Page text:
Based in Toronto, Canada
“I’ve always been inspired by nature: from the sound of the ocean waves to the myriad of colours of our natural word. Through my art I wish not only to call attention to the damage we create but to inspire the world to let go of greed and come together in search for sustainable solutions. I dream of a Green future where we are all in harmony with Nature.”
Alondra Vega-Zaldivar is a composer, performer and teacher residing in Toronto, Canada. Her pieces have been performed across Canada, the United States and reaching as far as Milna, Croatia.
Born in Havana, Cuba where she began her musical studies in Choral Conducting, she came to Canada in 2007 and obtained her MMus in Composition from the University of Western Ontario in June 2015. She is the Second Prize winner of the Costello Composition Prize 2016 by the Lyra Society and one of the winners of the GRIT Collaborative’s ‘Water Our World.’
Fresh out of school she grew weary of ever applying to competitions and calls for scores and never hearing back. She decided it was time to create more performance opportunities not only for herself, but for living composers and performers.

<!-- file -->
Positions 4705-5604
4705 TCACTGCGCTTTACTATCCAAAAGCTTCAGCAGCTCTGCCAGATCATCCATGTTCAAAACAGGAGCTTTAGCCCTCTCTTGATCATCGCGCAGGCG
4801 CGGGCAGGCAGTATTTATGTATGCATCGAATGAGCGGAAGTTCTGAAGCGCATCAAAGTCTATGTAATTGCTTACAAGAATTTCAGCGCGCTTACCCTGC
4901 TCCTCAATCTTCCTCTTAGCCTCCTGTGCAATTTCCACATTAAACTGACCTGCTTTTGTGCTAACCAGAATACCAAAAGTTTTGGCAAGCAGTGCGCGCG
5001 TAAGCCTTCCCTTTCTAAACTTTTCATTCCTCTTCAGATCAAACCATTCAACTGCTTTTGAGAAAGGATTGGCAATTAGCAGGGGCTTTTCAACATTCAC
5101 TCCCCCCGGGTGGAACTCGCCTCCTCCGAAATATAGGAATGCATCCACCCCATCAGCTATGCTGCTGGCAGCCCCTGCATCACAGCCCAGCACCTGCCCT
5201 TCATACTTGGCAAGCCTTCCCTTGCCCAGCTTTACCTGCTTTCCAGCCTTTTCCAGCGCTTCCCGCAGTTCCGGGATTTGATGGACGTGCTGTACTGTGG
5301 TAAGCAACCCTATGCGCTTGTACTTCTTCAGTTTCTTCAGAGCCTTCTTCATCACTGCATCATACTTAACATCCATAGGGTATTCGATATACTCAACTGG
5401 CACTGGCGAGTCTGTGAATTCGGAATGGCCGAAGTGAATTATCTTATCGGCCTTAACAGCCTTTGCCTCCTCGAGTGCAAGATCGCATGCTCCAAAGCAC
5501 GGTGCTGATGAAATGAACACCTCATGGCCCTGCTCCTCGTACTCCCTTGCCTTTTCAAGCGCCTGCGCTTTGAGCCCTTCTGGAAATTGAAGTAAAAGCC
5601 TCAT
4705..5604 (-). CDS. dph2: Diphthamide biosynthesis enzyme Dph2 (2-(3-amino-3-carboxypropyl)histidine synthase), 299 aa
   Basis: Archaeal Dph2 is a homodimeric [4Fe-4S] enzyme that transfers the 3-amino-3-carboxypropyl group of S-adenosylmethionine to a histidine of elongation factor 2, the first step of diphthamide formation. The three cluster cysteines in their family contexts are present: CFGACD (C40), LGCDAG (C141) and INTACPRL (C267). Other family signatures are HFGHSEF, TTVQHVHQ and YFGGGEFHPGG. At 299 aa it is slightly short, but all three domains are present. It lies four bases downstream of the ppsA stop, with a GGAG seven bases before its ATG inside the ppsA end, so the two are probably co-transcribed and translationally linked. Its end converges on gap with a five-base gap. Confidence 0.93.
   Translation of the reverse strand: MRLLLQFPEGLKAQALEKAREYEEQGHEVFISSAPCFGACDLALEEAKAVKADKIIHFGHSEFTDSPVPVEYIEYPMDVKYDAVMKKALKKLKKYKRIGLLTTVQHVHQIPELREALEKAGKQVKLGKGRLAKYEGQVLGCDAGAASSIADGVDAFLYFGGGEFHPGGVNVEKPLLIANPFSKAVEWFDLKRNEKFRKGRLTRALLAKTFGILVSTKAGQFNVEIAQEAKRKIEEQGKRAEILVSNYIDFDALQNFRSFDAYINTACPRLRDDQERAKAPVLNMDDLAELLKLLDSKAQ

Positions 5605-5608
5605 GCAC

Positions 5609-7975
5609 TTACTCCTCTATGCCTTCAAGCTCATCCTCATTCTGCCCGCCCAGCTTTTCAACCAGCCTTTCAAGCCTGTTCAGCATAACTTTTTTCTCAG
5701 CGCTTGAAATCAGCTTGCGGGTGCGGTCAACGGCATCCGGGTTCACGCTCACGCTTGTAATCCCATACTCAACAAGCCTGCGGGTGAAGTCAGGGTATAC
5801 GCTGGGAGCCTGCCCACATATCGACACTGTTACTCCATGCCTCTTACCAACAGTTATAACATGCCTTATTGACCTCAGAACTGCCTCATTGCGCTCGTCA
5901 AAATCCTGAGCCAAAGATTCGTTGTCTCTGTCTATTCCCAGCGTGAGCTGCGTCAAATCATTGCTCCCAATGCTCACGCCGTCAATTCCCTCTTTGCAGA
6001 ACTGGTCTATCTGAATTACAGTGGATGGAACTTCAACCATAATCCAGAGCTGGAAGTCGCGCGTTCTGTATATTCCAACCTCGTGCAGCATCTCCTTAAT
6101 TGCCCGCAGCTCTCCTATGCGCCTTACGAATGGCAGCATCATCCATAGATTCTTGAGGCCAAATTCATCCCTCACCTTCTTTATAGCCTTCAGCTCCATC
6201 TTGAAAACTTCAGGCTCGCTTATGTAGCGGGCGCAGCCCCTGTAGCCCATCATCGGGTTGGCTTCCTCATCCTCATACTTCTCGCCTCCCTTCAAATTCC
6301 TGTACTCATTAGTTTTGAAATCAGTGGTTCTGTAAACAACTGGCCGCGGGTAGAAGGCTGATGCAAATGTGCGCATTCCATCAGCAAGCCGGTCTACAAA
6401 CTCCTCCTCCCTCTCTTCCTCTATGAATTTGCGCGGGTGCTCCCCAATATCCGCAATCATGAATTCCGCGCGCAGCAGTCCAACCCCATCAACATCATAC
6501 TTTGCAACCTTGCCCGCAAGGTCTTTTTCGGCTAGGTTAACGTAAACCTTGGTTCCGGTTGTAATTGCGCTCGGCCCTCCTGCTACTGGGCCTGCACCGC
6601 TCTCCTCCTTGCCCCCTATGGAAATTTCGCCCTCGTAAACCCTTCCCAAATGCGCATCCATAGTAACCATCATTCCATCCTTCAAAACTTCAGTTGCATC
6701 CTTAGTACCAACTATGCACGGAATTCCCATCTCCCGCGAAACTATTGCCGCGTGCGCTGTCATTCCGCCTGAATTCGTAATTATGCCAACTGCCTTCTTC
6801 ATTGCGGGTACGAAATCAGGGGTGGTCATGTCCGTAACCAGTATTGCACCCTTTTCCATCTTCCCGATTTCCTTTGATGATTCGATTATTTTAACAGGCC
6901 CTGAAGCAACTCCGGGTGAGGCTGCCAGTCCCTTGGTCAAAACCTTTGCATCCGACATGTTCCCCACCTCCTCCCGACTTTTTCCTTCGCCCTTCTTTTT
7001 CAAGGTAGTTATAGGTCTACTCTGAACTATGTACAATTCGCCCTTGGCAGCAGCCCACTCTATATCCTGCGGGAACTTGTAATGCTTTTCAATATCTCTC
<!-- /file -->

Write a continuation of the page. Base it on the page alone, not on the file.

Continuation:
The idea evolved into the Art Song Collaborative Project, which brings Canadian and International composers and artists together for the collaboration of a new opera each year. The opera is told through the art songs of the composers and aims to showcase a social, economical, political or environmental issue that assails our world.
She creates the stories for the pieces, composes for the project and also performs the pieces along with a group of performers. They continue to grow and have shifted their focus to advocate for a Green future and a clean planet.
Two Cardinals (2019) for piano. Performed by Rashaan Allwood.
“Every year in the spring, a myriad of birds soar the skies calling out for a mate. One day a couple of Cardinals started coming to the tree by my window and I fell in love with their beautiful colours. I imagined how a young Cardinal, who is looking for a female for the first time in his life, would feel. How it would hop from branch to branch singing it’s mating call yearning companionship; the excitement as he first spots her; his apprehension as he tries different calls in the hopes to grab her attention; and then his enthusiasm when she joins him and sings with him.”
Rise of the Cuban Cicada (2014) for harp and percussion. Performed by Sanya Eng, harp, and Ryan Scott, percussion.
“Inspired by the afro-Cuban rhythm of Guaguancó, the constant and polyrhythmic sound of cicadas, the Sunrise and the beginning of a new and busy day – for the cicadas. The light and shimmering sounds at the beginning are my interpretation of the thin and translucent first rays of sun seeping through the night sky, followed by a slow “wake up” of the Cicadas as they slowly begin their busy day.”